• The Eagles offense has several high-quality, young options in the passing game. DeSean Jackson and Jeremy Maclin are WRs 1A and 1B on the team, but Brad Celek and LeSean McCoy each see a significant volume of targets as well.

  • If injuries keep Michael Vick off of the field too much, Maclin’s numbers could be negatively impacted. When Vick is on top of his game, he has proven he can be scary-good in this system. Replacing him would be difficult and quite possibly detrimental to Maclin’s production.

  • If Andy Reid ever moves on as Head Coach, the offensive system could be scrapped and replaced with something less friendly to receivers. Reid’s departure wouldn’t necessarily be a negative, but it would more likely be a negative than a positive.

While the first concern highlighted above has merit, the receiving pie in Philadelphia should be big enough for both Jackson and Maclin to put up solid numbers, even with the roles of Celek and McCoy. Further, there is the possibility that Maclin pulls away as the clear top target in the air attack. The other two concerns detailed are pretty big ifs and aren’t things that factor too heavily into my valuation of Maclin. No one knows what the future holds on those fronts.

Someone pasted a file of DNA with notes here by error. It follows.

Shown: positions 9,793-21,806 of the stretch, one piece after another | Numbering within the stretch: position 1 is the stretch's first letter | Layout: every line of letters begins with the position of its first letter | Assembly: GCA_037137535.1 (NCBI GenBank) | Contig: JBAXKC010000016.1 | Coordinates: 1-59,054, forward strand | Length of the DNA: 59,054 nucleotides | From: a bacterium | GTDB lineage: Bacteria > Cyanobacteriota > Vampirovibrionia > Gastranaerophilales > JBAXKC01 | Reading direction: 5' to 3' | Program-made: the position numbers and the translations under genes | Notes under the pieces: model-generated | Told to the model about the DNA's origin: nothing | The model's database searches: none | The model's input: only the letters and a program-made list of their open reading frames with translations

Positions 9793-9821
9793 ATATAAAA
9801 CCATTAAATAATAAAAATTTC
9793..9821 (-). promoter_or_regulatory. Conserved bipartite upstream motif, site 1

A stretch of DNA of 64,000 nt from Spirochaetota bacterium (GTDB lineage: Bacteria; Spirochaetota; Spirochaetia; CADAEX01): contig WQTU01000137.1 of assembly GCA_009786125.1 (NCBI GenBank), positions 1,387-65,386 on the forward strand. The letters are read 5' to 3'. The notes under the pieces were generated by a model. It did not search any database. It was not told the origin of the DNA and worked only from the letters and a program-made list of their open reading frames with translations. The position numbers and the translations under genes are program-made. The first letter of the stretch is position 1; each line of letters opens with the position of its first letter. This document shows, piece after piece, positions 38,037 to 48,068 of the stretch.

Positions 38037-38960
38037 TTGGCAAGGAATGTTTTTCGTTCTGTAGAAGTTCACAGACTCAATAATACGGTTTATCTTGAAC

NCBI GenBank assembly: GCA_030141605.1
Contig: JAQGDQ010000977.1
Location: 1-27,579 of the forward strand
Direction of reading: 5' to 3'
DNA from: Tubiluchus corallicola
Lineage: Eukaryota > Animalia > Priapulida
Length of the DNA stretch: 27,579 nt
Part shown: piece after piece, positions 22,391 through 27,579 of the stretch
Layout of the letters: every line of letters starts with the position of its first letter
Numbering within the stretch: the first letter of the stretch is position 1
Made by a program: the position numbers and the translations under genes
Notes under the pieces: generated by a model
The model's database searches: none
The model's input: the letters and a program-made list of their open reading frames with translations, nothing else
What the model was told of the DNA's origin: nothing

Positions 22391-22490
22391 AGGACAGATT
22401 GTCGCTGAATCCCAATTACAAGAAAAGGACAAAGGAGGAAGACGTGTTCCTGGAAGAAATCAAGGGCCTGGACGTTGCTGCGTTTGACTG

Overall, I believe Maclin is a suitable WR2 for most dynasty teams and a great WR3. He offers low-end WR1 upside and a relatively high floor, making him a safe investment. The lack of a major breakout season is the only thing that has kept his stock from spiking, and this very well could change in 2012. His value may have slipped modestly in the eyes of some last season, but with the positive buzz he has gotten lately, any downward trend has likely been reversed.

If you’re looking to acquire Maclin in your league, he won’t be easy to pry away from his current owner, but I definitely recommend trying. He is a quality asset to have on your team. If he’s already on your roster, I wouldn’t consider moving him for anything less than high-end WR2 pricing. His combination of talent, youth and situation makes him too valuable to ship away for anything below that rate.

Denarius Moore - When you examine the Oakland Raiders WR position, you quickly see that there are some talented, young players in the group, with speed to spare. Jacoby Ford showed flashes in 2010 and was unfortunately slowed by injury for much of 2011. Darrius Heyward-Bey finally put the pieces together and had a very nice 2011 season. Denarius Moore surprised many when he burst on to the scene last year. And with the addition of Juron Criner in the 2012 draft, the Raiders possibly now have a formidable foursome of youthful playmakers at WR.

Currently, it is looking like Ford will be the slot receiver, with Heyward-Bey and Moore starting on the outside. All three of these players are talented and likely to contribute significantly in coming seasons. However, only one or possibly two of them will emerge as an impact player. A case can probably be made for any of them as a potential breakout WR, but Moore is the guy from this group that I believe has the highest likelihood of developing into a perennial 1,000-yard receiver.

There are many reasons to be excited about Moore.